Now we’re in an obviously historic book giving us a narrative of the events of the trials of Jesus, leading up to His death and resurrection. It’s not my intention to sermonize this, but merely to take you through the drama of this history with all the relevant data revealed in Scripture to help us understand it. There’s no point in being in a hurry through this. We’re not going to jump to some imaginary application of these things, but merely to understand the history that is recorded by John. Now, obviously, Matthew, Mark, and Luke also record the history of our Lord’s crucifixion and the events leading up to it. Although we will not look in detail at those other accounts, we will insert references from them to help us understand the passage.

One thing has become extremely clear to us already and that is this: the Jewish leaders want Jesus executed. They want Him executed. Rome has the power of execution; that had been taken away from the Jews by the Romans. The Jews could not legally exact the death penalty, although they certainly didn’t hesitate to do it to Stephen in the seventh chapter of Acts, a time after this. But now they’re going to play by the law and by the rules. And why? Because Jesus said when He died He would be lifted up. When the Jews executed somebody they threw them down and stoned them to death. So without knowing what they were doing, they were pressing the Romans to execute Jesus to fulfill the very words of Jesus Himself, a prophecy that He would be lifted up. The Jews threw people down.

Why didn’t they do that? They did it with Stephen. Why didn’t they do it with Him? The simple answer is they wanted Roman complicity from their viewpoint to somehow validate what they were doing before the crowds. But more importantly, they did what they did, pressing Rome to kill Him, because Jesus said He would be lifted up, and the Romans lifted up the victim on a cross when they executed them. They were really under the sovereign hand of God.

There is no question that the Jews were responsible for killing Jesus. I know that debate has raged for centuries. There have been people who argued the fact that the Jews did not kill Jesus. There’s even a recent book that’s come out trying to blame the Romans. But the testimony of Scripture is absolutely clear, and it is a repeated testimony – Matthew, Mark, Luke, John, the apostles, the reiterations in the book of Acts. There is no mistaking who killed Jesus. The Romans did the executing, but only to fulfill the demands of the Jews. Yes, the Romans were complicit in this. They were the actual executioners, and they joined in the mockery.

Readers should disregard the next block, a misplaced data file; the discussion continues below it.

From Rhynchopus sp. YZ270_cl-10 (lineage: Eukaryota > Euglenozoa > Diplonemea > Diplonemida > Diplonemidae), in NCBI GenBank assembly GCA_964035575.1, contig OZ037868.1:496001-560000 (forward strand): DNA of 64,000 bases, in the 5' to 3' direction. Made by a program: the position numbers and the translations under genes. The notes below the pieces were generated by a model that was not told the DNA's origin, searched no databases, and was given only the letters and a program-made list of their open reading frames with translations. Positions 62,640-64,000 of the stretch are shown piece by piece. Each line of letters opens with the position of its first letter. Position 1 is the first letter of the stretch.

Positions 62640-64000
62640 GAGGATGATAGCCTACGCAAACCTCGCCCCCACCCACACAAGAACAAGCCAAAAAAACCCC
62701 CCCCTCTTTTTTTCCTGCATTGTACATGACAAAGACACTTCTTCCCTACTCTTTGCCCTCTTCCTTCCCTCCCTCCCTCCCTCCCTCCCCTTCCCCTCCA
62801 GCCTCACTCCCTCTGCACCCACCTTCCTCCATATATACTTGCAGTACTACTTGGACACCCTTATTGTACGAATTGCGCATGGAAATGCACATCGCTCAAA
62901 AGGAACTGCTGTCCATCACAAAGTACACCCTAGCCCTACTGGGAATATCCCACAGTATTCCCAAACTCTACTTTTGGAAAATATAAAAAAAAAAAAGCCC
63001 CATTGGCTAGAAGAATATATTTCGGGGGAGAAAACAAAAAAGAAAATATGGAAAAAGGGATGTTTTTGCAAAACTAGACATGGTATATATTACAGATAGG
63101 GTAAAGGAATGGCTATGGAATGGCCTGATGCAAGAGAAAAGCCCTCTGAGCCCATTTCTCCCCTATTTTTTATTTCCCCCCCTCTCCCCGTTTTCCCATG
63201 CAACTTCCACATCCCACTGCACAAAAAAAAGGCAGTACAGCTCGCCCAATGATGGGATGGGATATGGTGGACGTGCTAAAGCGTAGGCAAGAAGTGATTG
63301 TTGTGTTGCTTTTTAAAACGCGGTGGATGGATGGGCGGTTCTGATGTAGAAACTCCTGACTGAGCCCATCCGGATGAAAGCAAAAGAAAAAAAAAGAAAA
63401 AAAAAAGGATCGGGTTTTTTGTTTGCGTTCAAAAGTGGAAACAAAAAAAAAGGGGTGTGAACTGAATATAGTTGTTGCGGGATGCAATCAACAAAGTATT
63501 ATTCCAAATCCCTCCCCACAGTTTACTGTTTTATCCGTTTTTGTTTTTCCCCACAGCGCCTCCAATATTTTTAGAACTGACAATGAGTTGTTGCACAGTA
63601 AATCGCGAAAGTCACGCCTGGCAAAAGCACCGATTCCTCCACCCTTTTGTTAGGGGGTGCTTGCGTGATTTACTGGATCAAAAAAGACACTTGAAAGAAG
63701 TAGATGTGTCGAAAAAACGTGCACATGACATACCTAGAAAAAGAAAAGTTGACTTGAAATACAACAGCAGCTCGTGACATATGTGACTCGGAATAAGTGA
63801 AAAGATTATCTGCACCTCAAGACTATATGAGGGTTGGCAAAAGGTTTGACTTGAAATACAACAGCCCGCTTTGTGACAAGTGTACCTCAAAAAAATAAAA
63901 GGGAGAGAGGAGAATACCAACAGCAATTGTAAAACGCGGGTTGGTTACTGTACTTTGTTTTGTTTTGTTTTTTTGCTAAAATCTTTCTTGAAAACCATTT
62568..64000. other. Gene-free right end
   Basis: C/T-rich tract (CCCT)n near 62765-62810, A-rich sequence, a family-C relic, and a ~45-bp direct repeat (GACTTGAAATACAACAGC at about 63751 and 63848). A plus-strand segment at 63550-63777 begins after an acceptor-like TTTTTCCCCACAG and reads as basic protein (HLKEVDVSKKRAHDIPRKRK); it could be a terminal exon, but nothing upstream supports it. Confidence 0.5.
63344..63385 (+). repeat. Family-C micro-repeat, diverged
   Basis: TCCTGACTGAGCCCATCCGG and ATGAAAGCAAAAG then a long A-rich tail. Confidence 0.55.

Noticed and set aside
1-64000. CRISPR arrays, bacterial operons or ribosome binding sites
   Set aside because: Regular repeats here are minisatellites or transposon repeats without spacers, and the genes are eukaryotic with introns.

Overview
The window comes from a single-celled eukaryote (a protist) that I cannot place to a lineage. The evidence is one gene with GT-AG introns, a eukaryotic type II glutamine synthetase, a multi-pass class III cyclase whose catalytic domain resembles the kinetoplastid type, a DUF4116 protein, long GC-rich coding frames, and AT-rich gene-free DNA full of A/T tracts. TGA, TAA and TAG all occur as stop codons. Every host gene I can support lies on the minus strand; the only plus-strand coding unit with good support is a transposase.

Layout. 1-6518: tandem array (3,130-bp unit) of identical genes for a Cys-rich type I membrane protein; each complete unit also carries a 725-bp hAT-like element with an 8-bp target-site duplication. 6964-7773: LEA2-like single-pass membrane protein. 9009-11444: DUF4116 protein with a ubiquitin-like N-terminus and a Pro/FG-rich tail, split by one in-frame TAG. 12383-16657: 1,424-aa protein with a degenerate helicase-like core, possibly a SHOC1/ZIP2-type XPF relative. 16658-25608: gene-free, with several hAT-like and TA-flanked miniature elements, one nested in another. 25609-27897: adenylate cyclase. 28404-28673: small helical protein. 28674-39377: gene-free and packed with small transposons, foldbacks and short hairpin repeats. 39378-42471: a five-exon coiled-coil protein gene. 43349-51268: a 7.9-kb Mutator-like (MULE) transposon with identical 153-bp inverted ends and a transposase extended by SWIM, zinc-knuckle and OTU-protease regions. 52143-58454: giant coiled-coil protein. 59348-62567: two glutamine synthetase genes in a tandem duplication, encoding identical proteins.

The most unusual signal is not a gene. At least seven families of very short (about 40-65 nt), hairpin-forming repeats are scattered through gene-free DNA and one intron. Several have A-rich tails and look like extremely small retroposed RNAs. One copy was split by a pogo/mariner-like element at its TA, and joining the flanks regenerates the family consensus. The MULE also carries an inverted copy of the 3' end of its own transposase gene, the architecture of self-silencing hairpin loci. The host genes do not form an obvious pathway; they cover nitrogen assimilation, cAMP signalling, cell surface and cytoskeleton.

But you do remember that it was the Jewish leaders, according to Acts 13:28, who asked Pilate that Jesus be executed. One of the disciples on the road to Emmaus in Luke 24 lamented the death of the Lord Jesus with these words: “The chief priests and our rulers delivered Jesus to the sentence of death and crucified Him.” That disciple makes no reference to the Romans, but holds his own chief priests and rulers, the Sanhedrin, responsible for the death of Christ.

When the apostles began to preach about Christ after His death and resurrection, they made this same assignment of guilt to Israel. Peter’s first sermon on the Day of Pentecost, Acts 2:22, “Men of Israel, listen to these words: Jesus the Nazarene, a man attested to you by God with miracles and wonders and signs which God performed through Him in your midst, just as you yourselves know—this Man, delivered over by the predetermined plan and foreknowledge of God, you nailed to a cross by the hands of godless men and put Him to death.” “You put Him to death. You nailed Him to a cross, though you used the hands of godless Romans.”

Preaching his second sermon again in Jerusalem to the Jewish people, in the third chapter of Acts, we have the same message in verse 13, “The God of Abraham, Isaac and Jacob, the God of our fathers, has glorified His servant Jesus, the one whom you delivered and disowned in the presence of Pilate, when he had decided to release Him. But you disowned the Holy and Righteous One and asked for a murderer to be granted to you, and put to death the Prince of life.” This is an indictment of the populace of Jerusalem.

In the fourth chapter of the book of Acts, as Peter and John carry on the apostolic preaching, we read in verse 10, Peter says, “Let it be known to all of you and all the people of Israel, that by the name of Christ Jesus the Nazarene, whom you crucified, whom God raised from the dead—by this name this man stands here before you in good health.” They had healed a man at the temple. Peter says, “It is by the name of Jesus Christ the Nazarene, whom you crucified.”

Preaching still in the fifth chapter of the book of Acts, and not backing off on this reality, verse 29, Peter and the apostles are speaking, and they say this in verse 30: “The God of our fathers raised up Jesus, whom you had put to death by hanging Him on a cross.” “You did that; you put Him to death.”

Verse 31: “He is the one whom God exalted to His right hand as a Prince and a Savior, to grant repentance to Israel, and the forgiveness of sins.” “You put Him to death, but He offers you forgiveness for repentance.”

Again preaching in the book of Acts it keeps going, this same affirmation of culpability into the tenth chapter, for example, verse 39. And, again, Peter is still preaching: “We are witnesses of all the things He did both in the land of the Jews and in Jerusalem. They also” - the Jews in Jerusalem – “put Him to death by hanging Him on a cross. God raised Him up.” There is no question who’s responsible.